MEDFORD/SOMERVILLE, Mass. (May 3, 2015) -- A Tufts University study sheds new light on the process by which DNA repair occurs within the cell. In research published in the May 15 edition of the journal Genes & Development and available May 4 online in advance of print, Tufts University biologist Catherine Freudenreich and her co-authors show that expanded repeats of the CAG/CTG trinucleotide (CAG) in yeast shift to the periphery of the cell nucleus for repair. This shift is important for preventing repeat instability and genetic disease.
CAG expansions are significant because they are at the root of several neurodegenerative and neuromuscular diseases such as Huntington's disease, myotonic dystrophy and multiple subtypes of spinal cerebella ataxia.
Short triplet repeats do not always cause problems. However, sometimes short triplet repeats expand and become longer than normal. The expanded repeat sequences change the shape of the DNA molecule from a double helix into a hairpin-like structure that is difficult for the cellular machinery to replicate and repair and can cause breakage of the DNA molecule.
Disease occurs when the numbers of expanded CAG trinucleotide repeats exceed a stability threshold. For Huntington's disease, the threshold is 38 to 40 repeats. Myotonic dystrophy results when there are close to 200 repeats.
"Appropriate repair of DNA damage at CAG repeats is vital to the cell as proper repair can prevent further expansion and aggravation of the disease," says Freudenreich.
In their study, "Regulation of Recombination at Yeast Nuclear Pores Controls Repair and Triplet Repeat Stability," the researchers introduced CAG repeats of different sizes into budding yeast chromosomes. The repeat-containing chromosomes were tagged with a fluorescent molecule, so that their location in the cell nucleus could be followed visually.
"We found that the chromosomes containing the expanded CAG repeats moved from the interior of the nucleus to the nuclear periphery to be repaired," says Freudenreich. "Our research shows that the DNA with expanded repeats makes this 'trip' for repairs. Proximity to the nuclear envelope helps the repair of the repeat to occur without mistakes."
"When the movement of the DNA molecule was prevented, the chromosomes broke more frequently, and the repeat was more likely to be mutated," says Freudenreich. "Thus, going out to the 'repair shop' at the nuclear periphery is a previously unrecognized yet important step for repetitive DNA to be maintained and to prevent damage to chromosomes."
"The longer the repeat, the greater the frequency of relocation," Freudenreich notes. "For example, CAG-130 relocates more often than CAG-70, and an unexpanded CAG-15 does not relocate more than a non-repeat control. We think if the replication machinery stalls at the repeat it triggers relocation."
Normally, each single strand of DNA serves as a template for remaking the other strand. The enzymes involved in DNA replication rebuild each strand to make two chromosomes out of one. One section of the double-stranded DNA molecule is separated into two single strands. The resulting Y-shaped structure is called the replication fork. This process stalls when there is a problem with the DNA.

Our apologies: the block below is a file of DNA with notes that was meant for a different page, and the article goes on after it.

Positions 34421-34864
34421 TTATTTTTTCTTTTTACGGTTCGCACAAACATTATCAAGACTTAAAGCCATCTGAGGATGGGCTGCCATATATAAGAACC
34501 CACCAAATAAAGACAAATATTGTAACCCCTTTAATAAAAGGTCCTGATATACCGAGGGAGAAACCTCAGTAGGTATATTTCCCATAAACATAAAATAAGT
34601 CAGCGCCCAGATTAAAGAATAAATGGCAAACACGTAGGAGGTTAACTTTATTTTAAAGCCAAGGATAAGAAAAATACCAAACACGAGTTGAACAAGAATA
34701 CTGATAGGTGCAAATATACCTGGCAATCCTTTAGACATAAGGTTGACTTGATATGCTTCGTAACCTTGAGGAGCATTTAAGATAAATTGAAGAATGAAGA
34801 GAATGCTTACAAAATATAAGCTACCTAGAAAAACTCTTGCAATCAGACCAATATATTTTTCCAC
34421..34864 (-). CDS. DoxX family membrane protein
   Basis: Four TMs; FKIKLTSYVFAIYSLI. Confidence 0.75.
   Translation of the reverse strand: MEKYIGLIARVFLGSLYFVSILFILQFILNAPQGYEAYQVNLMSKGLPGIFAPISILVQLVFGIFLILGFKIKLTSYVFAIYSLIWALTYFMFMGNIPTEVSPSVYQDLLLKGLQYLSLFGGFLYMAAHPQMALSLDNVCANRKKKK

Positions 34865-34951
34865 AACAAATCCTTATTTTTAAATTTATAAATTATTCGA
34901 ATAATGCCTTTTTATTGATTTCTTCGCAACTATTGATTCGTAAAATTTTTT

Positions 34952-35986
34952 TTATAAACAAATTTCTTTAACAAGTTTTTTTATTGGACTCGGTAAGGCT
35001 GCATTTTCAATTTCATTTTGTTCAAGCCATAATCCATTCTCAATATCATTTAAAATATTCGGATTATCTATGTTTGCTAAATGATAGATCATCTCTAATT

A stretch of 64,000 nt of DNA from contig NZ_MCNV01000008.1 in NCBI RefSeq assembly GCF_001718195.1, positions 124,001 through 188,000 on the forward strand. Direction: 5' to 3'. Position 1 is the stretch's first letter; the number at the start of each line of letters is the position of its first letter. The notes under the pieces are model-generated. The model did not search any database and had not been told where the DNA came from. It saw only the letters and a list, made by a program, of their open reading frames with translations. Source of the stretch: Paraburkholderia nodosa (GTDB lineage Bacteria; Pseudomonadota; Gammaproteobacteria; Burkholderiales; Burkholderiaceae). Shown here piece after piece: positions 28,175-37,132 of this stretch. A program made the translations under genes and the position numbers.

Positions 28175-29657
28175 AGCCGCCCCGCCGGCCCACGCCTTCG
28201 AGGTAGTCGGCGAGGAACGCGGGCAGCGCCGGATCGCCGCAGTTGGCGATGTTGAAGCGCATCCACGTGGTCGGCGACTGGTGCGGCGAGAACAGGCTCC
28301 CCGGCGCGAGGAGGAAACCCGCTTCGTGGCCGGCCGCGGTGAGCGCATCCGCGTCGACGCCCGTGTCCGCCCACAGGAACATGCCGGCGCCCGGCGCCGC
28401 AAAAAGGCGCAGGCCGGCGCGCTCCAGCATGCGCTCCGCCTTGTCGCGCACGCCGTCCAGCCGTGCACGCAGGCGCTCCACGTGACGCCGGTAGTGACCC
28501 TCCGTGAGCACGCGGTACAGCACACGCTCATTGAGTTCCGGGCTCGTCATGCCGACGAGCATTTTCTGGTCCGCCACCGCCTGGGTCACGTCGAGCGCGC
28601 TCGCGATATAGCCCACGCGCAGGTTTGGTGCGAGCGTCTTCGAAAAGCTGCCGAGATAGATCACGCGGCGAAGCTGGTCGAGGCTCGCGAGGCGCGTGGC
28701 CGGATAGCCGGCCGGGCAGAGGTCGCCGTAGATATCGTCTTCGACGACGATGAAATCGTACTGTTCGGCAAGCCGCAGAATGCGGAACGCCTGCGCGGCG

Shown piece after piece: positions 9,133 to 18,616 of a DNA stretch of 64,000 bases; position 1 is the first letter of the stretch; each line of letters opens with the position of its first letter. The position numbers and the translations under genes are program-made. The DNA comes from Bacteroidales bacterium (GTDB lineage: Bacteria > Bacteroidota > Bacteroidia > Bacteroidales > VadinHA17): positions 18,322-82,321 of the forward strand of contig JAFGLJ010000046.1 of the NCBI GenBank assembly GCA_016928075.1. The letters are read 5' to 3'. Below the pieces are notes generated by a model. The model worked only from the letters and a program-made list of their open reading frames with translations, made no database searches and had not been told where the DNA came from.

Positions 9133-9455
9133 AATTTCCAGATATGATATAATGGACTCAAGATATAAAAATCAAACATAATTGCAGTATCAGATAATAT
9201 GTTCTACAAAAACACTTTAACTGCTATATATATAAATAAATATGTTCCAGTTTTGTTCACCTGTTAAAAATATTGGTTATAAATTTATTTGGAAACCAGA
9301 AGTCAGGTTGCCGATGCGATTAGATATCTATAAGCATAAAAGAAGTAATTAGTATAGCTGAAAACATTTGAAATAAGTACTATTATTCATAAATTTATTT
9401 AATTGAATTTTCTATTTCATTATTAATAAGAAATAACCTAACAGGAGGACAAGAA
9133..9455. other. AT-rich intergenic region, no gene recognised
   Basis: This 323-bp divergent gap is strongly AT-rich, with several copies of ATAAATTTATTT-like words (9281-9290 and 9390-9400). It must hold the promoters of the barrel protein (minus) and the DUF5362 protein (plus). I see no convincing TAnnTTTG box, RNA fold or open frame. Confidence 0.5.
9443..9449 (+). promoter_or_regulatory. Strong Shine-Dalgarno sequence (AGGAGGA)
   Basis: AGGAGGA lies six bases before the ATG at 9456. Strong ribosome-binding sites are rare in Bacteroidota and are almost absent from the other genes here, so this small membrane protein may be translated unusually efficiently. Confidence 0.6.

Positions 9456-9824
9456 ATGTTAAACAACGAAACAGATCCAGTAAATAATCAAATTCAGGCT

At the periphery, the damaged DNA interacts with the nuclear pore complexes (NPCs), a complex of proteins that serves as gatekeeper between the cell's nucleus and the surrounding cytoplasm. One of these gatekeepers is the Nup84 complex and the associated Slx5/8 complex. They are present at every NPC.
The research team showed that both of these complexes are needed for repeat DNA to be repaired properly. The Slx5/8 complex plays a vital role: it is required for tethering the repeat DNA to the NPC, and it appears to regulate a known repair protein (Rad52) in order to facilitate appropriate repair, thereby preventing repeat expansions and chromosome breakage.
"The nuclear pore complex plays a role in preventing chromosome breaks as well as preventing instability of the CAG repeat, so it has a role in DNA repair," says Freudenreich.
The study was an international collaboration between graduate student Xiaofeng Allen Su and Freudenreich at Tufts, and Vincent Dion and Susan Gasser at the Friedrich Miescher Institute for Biomedical Research in Basel, Switzerland. Dion is currently a faculty member at the University of Lausanne.
Research reported in this release was supported by Tufts University, the National Institutes of Health under award number PO1-GM105473, and grants from the Swiss National Science Foundation and the Human Frontiers science program. Tufts University, located on three Massachusetts campuses in Boston, Medford/Somerville and Grafton, and in Talloires, France, is recognized among the premier research universities in the United States. Tufts enjoy a global reputation for academic excellence and for the preparation of students as leaders in a wide range of professions. A growing number of innovative teaching and research initiatives span all Tufts campuses, and collaboration among the faculty and students in the undergraduate, graduate and professional programs across the university's schools is widely encouraged.
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